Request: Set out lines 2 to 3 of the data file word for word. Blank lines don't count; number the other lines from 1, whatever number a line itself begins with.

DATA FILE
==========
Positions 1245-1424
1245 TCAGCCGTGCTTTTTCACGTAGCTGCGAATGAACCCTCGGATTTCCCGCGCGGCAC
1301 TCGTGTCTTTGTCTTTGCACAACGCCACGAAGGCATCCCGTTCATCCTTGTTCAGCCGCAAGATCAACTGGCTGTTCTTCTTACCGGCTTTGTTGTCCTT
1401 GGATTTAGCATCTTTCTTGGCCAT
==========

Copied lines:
1245 TCAGCCGTGCTTTTTCACGTAGCTGCGAATGAACCCTCGGATTTCCCGCGCGGCAC
1301 TCGTGTCTTTGTCTTTGCACAACGCCACGAAGGCATCCCGTTCATCCTTGTTCAGCCGCAAGATCAACTGGCTGTTCTTCTTACCGGCTTTGTTGTCCTT